Gambian executions condemned

2012-08-31 10:36

Dakar - UN human rights chief Navi Pillay on Thursday said Gambia's execution of nine death row prisoners was an unfortunate setback for human rights as scores of Senegalese protested outside Gambia's embassy in Dakar.

Another 38 convicts face the firing squad in coming weeks after Gambian President Yahya Jammeh ordered the execution of the nine and pledged to carry out all the sentences by mid-September.

Pillay, the UN High Commissioner for Human Rights, said she was appalled by the executions.

"The Gambia has, for almost three decades, been one of the increasing number of states that did not practice capital punishment - until this sudden, grave, unfortunate change of course," she said in a statement.

In Senegal, President Macky Sall called on Prime Minister Abdoul Mbaye at a cabinet meeting to press African and international institutions to condemn the executions and implement sanctions.


Demonstrators implored the international community to intervene after the nine prisoners, including two Senegalese citizens, were executed for their crimes last Sunday in the tiny country which is wedged into Senegal.

The protesters chanted "Yahya assassin! Jammeh criminal!" and "Jammeh to the ICC (International Criminal Court)" as a handful of riot police kept watch.

"We want to alert the international community to say there are 38 people on death row and if nothing is done... these people will be executed and thrown into mass graves," said Alioune Tine of the Dakar-based African Assembly for the Defence of Human Rights.

"As we speak no remains are in the hands of families."

Tine said Jammeh was a "modern day Idi Amin," referring to the former Ugandan dictator, adding: "We must absolutely end the regime of this dictator."

Jammeh, a former soldier, seized power in a bloodless coup in 1994.

No fair trial

Sheriff Bojang, a Gambian journalist exiled in Dakar like many of his colleagues who have fled persecution, is the first cousin of Lieutenant Lamin Jarjou - one of three soldiers executed on Sunday.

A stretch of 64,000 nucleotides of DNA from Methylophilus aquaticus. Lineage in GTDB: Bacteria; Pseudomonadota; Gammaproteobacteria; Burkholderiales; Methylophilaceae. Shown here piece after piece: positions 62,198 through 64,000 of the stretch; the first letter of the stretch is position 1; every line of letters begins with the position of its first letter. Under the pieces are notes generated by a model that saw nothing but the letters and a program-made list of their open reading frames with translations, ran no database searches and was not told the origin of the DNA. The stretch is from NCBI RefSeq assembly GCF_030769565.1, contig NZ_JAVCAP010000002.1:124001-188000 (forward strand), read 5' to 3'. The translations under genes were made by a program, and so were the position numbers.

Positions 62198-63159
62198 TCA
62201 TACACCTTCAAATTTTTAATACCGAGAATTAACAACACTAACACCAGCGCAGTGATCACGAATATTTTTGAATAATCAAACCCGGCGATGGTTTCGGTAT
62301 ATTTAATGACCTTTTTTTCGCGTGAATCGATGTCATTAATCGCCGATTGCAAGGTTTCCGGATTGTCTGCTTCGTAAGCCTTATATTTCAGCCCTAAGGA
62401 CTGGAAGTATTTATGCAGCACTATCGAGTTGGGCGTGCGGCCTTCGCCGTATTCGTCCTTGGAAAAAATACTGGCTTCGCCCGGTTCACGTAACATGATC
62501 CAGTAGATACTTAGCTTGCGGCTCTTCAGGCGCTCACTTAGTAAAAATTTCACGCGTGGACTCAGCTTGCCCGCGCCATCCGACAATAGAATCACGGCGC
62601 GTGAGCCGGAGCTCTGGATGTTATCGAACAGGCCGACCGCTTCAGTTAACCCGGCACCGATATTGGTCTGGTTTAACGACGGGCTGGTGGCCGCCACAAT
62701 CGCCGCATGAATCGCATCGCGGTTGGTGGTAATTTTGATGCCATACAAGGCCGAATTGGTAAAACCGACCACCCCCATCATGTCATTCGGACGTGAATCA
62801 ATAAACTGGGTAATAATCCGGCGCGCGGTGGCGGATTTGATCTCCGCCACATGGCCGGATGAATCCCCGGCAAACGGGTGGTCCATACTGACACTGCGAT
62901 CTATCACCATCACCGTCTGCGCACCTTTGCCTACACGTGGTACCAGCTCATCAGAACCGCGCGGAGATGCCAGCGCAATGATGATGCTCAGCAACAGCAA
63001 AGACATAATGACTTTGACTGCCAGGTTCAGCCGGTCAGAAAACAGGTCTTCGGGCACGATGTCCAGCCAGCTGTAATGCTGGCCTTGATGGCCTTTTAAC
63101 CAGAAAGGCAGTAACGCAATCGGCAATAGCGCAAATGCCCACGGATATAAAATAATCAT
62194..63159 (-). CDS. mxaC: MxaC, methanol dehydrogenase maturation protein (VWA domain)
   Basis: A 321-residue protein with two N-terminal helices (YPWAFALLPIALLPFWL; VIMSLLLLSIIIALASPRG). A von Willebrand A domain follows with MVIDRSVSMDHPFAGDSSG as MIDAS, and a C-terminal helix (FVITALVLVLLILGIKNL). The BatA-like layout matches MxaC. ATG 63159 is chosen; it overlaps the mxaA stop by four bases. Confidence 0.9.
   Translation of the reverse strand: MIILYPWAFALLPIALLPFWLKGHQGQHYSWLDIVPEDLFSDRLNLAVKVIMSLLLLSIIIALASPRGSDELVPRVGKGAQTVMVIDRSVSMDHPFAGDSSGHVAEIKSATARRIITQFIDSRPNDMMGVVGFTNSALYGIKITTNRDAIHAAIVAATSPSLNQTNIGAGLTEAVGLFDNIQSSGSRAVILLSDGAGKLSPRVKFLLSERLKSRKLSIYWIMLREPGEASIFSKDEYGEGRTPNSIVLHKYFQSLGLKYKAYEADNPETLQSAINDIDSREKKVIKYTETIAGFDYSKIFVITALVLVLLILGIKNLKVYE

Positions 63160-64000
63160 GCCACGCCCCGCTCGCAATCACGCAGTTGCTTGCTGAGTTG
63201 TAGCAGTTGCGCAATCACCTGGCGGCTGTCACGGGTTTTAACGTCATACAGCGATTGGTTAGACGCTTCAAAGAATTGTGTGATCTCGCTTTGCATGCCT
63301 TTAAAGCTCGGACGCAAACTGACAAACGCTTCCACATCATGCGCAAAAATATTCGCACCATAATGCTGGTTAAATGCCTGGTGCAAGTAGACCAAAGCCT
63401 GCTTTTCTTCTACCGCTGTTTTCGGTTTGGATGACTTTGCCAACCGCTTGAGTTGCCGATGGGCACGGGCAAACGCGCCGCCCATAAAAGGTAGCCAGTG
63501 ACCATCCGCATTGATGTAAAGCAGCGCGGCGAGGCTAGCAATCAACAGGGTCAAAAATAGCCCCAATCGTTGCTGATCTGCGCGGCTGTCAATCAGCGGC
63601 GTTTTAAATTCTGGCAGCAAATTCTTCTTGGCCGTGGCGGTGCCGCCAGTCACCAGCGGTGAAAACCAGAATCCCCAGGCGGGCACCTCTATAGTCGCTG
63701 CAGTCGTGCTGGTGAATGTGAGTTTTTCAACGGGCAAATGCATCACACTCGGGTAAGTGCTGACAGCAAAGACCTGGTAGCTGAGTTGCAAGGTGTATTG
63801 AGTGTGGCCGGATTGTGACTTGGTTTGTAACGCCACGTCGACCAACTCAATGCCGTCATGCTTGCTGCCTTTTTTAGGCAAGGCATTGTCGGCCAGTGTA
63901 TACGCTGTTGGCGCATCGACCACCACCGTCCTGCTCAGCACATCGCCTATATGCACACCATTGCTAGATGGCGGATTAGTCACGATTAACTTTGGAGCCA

He said his cousin was accused of involvement in a bloody counter-coup attempt in 1994, and another several years later.

"That is what they said. He was tried, obviously they were beaten, coerced into signing things. We believed there was never a fair trial," Bojang told AFP.

Like most prisoners in Gambia, Jarjou was convicted by judges known locally as "machinery judges", hired by Jammeh from Nigeria. "He has the right to fire and hire them anytime so they only do what he wants them to do," Bojang said.

In all the time Jarjou was in prison, the only person to see him was his brother, for 10 minutes, during a hospital stay, he added.

Amnesty has said many on death row were tried on "politically motivated charges and subjected to torture and other ill-treatment to force confessions".

Jammeh, who claims he can cure Aids, is often pilloried for rights abuses and the muzzling of journalists. He has in the past threatened to cut off the heads of homosexuals and heaps derision on any criticism from the West.

"We have information that he has become completely mad; it is that in fact, there is no explanation," said Diene Ndiaye of Amnesty Senegal.

Executions defended

Meanwhile, Gambian ministers met late Thursday with western representatives, stressing that the executions were in line with the country's laws, the presidency said.

"Every sovereign state has its own national laws, which may be different from other countries, and in the case of the Gambia, the sentences that were handed out were in due compliance with the laws of the country," the statement said.

The "delegates" from the European Union, the United States and Britain were told that "no judicial system in the world is perfect, including in their own countries", the statement added.